Wu XL, Sun WS, Shi XM, Wang Z, An P, Qiao CL. Effect of artemisinin on the expressions of GRαmRNA, GRβmRNA and P300/CBP protein in lupus nephritis mice. Journal of Chinese Medical Materials. 2012;35:608–12.Google Scholar
  37. 37.
    •• Liang N, Zhong YC, Zhou J, Liu BH, Lu RR, Guan YZ, et al. Immunosuppressive effects of hydroxychloroquine and artemisinin combination therapy via the nuclear factor-κB signaling pathway in lupus nephritis mice. Exp Ther Med. 2018;15:2436–42. This study demonstrates the immunosuppressive effect of artemisinin and hydroxychloroquine combination therapy, which may provide a novel method for the treatment of lupus nephritis. The underlying mechanisms of the combined treatment may be through regulation of the expression levels of cytokines, KLF15 and NF-kB. Google Scholar
  38. 38.
    Xu LM, Chen XR, Tu YY. Effect of dihydroartemisinin on BXSB lupus mice. Chinese Journal of Dermatovenereology of Integrated Traditional and Western Medicine. 2002;1:19–20.Google Scholar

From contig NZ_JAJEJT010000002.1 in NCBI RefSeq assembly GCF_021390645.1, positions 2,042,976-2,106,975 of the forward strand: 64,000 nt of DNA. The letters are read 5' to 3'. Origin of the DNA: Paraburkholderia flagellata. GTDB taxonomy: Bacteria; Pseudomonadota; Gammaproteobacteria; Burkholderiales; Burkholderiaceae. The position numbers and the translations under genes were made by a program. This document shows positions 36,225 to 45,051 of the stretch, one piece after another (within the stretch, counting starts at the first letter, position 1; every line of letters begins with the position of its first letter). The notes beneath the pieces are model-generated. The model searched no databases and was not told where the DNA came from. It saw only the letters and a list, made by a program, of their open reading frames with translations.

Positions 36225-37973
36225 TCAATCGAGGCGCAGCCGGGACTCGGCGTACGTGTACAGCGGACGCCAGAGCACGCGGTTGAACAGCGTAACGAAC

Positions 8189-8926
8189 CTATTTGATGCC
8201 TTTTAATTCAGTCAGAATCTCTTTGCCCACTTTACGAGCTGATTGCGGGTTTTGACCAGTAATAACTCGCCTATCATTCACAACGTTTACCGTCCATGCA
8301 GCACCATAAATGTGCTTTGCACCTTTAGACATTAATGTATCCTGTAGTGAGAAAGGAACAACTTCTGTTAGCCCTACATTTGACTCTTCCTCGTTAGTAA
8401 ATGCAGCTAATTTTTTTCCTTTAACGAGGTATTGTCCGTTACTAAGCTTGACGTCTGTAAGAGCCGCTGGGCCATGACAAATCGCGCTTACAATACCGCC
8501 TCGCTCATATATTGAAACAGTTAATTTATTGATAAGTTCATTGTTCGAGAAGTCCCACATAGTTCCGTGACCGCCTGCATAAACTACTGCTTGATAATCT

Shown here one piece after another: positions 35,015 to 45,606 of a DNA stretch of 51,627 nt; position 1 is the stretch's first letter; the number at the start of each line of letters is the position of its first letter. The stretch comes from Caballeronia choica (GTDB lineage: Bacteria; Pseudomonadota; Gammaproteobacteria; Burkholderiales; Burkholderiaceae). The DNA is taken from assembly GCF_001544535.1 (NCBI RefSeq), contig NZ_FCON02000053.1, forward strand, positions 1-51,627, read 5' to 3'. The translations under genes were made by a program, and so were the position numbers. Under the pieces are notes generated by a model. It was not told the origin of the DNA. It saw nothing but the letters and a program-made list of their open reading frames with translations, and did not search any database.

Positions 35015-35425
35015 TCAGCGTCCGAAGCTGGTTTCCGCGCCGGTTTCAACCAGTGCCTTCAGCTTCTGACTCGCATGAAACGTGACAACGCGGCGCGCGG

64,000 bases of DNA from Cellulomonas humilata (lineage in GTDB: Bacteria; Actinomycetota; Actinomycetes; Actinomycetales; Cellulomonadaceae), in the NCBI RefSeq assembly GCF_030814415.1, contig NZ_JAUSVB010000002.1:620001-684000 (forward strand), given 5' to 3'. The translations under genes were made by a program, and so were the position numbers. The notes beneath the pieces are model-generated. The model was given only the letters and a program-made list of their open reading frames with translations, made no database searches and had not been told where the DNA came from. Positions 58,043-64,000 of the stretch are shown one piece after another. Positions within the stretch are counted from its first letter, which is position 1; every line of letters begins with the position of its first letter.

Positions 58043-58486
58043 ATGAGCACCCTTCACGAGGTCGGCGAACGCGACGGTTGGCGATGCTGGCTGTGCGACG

39. 39.
    Dong YJ, Li WD, Tu YY, Zou WZ, Xi HL, Lin ZB. Effect of dihydroartemisinin on autoantibodies production, TNFα secretion and pathological changes of lupus nephritis in BXSB lupus mice. Chinese Journal of Integrated Traditional and Western Medicine. 2003;23:676–9.PubMedGoogle Scholar
  40. 40.
    Dong YJ, Li WD, Tu YY, Zhang HN, Zou WZ, Yang LL, et al. Effect and mechanism of dihydroartemisinin on BXSB lupus mice. Chinese Pharmacological Bulletin. 2003;19:1125–8.Google Scholar
  41. 41.
    Li WD, Dong YJ, Tu YY, Lin ZB. Dihydroarteannuin ameliorates lupus symptom of BXSB mice by inhibiting production of TNF-alpha and blocking the signaling pathway NF-kappa B translocation. Int Immunopharmacol. 2006;6:1243–50.CrossRefPubMedGoogle Scholar
  42. 42.
    Huang XQ, Xie ZJ, Liu FF, Han CW, Zhang DY, Wang DW, et al. Dihydroartemisinin inhibits activation of the Toll-like receptor 4 signaling pathway and production of type I interferon in spleen cells from lupus-prone MRL/lpr mice. Int Immunopharmacol. 2014;22:266–72.CrossRefPubMedGoogle Scholar
  43. 43.